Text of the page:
the eyes of Marisa cornuarietis, exposed to platinum during the embryo test, n=9 pools of 20
individuals each, linear regression. Levels of significant differences are 0.01 < p ≤ 0.05 (*),
0.001 < p ≤ 0.01 (**) and p ≤ 0.001 (***).
Discussion
Uptake of platinum by the organisms
Uptake of PGEs was shown for many aquatic organisms, such as the freshwater
isopod Asellus aquaticus (Moldovan et al., 2001), the amphipods Gammarus pulex
and Dikerogammarus villosus (Haus et al., 2007), the European eel Anguilla anguilla
(Zimmermann et al., 2004), the barbel Barbus barbus (Sures et al., 2005) or the
oligochaete Lumbriculus variegatus (Veltz et al., 1996). In this study, the
bioaccumulation rate of platinum in M. cornuarietis and D. rerio was investigated.
Even though the exposure period of M. cornuarietis was only 3.5 times longer than
that of D. rerio, the snails accumulated about 50 times more platinum than D. rerio.
48
Kapitel 1
On the one hand this higher BAF in M. cornuarietis might be due to the shorter
exposure period of the zebrafish, which was chosen to compare biological effects of
Pt on similar embryonic stages in both species. Another aspect regards the metal
uptake. For both organisms there are three possible ways for the metal to enter the
body: the body surface, the gills, and the alimentary tract. Since fish were not fed
and the gills were not developed fully at the investigated stage, the main Pt uptake
likely occured via the body surface. In contrast to D. rerio, M. cornuarietis were fed
post hatch because of the length of the exposure time and gills were further
developed than those of D. rerio. Therefore, Pt uptake occured also via the gills and
the food to which at least part of Pt probably adsorbed to. A good portion of the
snail is their hepatopancreas. Since the hepatopancreas is known to be one main
organ for the accumulation of heavy metals (Dallinger, 1992; Tanhan et al., 2005)
and together with above mentioned factors, it might be plausible, that much more
Pt is accumulated in M. cornuarietis than in D. rerio, which have small organs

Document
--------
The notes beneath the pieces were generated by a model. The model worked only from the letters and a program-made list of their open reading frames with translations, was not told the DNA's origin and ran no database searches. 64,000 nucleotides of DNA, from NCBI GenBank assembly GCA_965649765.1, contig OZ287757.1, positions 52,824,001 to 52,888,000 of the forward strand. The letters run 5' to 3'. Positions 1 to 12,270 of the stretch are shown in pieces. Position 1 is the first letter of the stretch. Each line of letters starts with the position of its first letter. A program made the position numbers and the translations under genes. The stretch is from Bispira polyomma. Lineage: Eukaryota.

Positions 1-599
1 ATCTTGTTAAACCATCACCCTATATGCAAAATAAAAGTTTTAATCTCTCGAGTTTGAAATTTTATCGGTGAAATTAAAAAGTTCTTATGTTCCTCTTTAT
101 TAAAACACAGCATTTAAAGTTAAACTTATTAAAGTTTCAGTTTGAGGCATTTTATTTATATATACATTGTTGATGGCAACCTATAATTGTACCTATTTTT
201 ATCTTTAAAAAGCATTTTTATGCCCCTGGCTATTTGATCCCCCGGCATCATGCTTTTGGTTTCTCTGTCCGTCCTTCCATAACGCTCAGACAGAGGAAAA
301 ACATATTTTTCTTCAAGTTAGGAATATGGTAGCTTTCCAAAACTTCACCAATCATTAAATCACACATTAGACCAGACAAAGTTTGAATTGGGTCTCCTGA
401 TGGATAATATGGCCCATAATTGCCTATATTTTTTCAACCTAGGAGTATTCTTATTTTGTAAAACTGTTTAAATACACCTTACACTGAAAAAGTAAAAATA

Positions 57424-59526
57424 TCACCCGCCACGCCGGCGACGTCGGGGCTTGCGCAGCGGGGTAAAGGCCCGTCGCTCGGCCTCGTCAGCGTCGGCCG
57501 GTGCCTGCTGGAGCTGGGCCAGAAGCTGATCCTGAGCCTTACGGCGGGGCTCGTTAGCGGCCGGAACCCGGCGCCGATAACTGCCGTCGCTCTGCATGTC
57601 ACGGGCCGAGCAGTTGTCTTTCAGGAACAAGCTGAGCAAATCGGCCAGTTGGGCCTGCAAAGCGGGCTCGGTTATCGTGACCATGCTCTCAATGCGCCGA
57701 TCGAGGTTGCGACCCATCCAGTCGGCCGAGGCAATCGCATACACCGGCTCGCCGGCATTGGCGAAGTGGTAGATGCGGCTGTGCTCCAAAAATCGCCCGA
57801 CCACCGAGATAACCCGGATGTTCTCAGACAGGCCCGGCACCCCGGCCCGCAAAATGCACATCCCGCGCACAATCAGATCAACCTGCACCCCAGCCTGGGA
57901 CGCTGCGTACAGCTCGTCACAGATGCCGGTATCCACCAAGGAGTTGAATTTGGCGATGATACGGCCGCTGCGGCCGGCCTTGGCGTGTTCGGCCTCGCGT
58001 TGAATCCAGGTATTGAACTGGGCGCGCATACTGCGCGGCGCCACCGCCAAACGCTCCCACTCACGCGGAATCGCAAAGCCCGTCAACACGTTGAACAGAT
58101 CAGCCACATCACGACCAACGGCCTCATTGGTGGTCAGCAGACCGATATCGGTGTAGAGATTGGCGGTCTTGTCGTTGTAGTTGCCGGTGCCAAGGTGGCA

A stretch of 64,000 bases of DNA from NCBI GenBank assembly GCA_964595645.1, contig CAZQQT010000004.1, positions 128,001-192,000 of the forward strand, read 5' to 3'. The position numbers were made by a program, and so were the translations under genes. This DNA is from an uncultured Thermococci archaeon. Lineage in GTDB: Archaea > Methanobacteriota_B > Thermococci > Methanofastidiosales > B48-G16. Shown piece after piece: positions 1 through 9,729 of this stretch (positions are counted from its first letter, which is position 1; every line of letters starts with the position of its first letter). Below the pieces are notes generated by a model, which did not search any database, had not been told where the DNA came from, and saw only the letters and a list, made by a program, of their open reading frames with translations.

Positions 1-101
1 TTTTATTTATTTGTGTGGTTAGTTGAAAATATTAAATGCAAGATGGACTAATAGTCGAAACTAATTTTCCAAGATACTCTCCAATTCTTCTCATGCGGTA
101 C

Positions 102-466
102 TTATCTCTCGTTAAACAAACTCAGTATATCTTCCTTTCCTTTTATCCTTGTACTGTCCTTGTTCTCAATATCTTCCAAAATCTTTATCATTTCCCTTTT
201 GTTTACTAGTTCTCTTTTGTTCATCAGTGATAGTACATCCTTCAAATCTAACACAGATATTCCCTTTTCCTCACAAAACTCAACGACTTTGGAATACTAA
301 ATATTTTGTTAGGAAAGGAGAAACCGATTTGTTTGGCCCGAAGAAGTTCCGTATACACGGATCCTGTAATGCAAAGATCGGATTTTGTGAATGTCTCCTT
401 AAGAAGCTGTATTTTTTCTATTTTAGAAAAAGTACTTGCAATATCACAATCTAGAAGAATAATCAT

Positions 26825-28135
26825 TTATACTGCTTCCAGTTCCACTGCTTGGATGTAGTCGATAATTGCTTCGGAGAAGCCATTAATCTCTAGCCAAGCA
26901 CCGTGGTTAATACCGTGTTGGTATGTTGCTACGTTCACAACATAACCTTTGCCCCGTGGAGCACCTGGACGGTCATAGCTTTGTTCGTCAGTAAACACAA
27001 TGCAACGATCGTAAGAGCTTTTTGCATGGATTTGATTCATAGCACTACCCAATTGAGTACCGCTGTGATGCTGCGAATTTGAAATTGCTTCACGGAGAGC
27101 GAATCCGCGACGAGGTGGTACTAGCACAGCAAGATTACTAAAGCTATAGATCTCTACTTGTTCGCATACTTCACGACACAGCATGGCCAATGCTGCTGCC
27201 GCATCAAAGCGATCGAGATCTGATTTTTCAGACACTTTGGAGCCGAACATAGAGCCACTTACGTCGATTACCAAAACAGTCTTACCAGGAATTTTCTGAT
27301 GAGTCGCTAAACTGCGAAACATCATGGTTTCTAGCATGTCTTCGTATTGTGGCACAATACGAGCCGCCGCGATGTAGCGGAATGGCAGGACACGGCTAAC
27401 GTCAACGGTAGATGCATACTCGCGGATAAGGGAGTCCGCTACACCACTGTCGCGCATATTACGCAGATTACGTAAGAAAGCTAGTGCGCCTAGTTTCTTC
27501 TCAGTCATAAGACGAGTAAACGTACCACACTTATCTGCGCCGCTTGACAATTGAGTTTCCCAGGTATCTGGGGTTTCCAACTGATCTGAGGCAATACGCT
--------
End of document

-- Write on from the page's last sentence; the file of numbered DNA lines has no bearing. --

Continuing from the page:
bioaccumulating Pt like liver and kidney at the investigated point of development.
Furthermore, during the exposure time D. rerio have been longer protected by the
chorion, than M. cornuarietis.
The difference in Pt bioaccumulation between the two test species likely is even
larger than calculated, since measured Pt concentrations in the exposure media
used for M. cornuarietis were constantly lower than those D. rerio was subjected to.
The preparation of the exposure media for both species was identical except for the
water. For D. rerio reconstituted water (OECD Guideline 203, Annex 2) was used.
Since reconstituted water was found to be inappropriate for M. cornuarietis
maintenance, water was taken from the snail aquaria, which originated from tap
water. An important factor for the solubility of metals is the pH. However, since pH
values of both water types were the same, this factor can be excluded from an
explanation. One possible reason for the lower Pt concentration in the exposure
media for the snails could be that platinum, which was present in the water in an
ionic form could have been adsorbed to suspended organic particles present in the
water. Such natural organic particles were not present in the artificial water used
for fish. Furthermore, the conductivity for reconstituted water which depends on
the concentration of free ions was 600 µS cm-1, whereas the conductivity for the
used aquaria water was about 1000 µS cm-1. In the latter case, some anions could
possibly have precipitated a small portion of Pt as insoluble salts.
Since this study presents the first results of platinum effects on aquatic gastropods,
we can best compare our results with those obtained from bivalves. A few studies
have been conducted with the zebra mussel (Dreissena polymorpha), in which the
49
Kapitel 1
uptake rates of PGEs were investigated (Zimmermann et al., 2002, 2005; Sures and
Zimmermann, 2007). In comparison to adults of D. polymorpha, which were
exposed to approximately 70 µg L-1 Pt (Sures and Zimmermann, 2007), embryonic
stages of M. cornuarietis accumulated about 40 times more platinum after a similar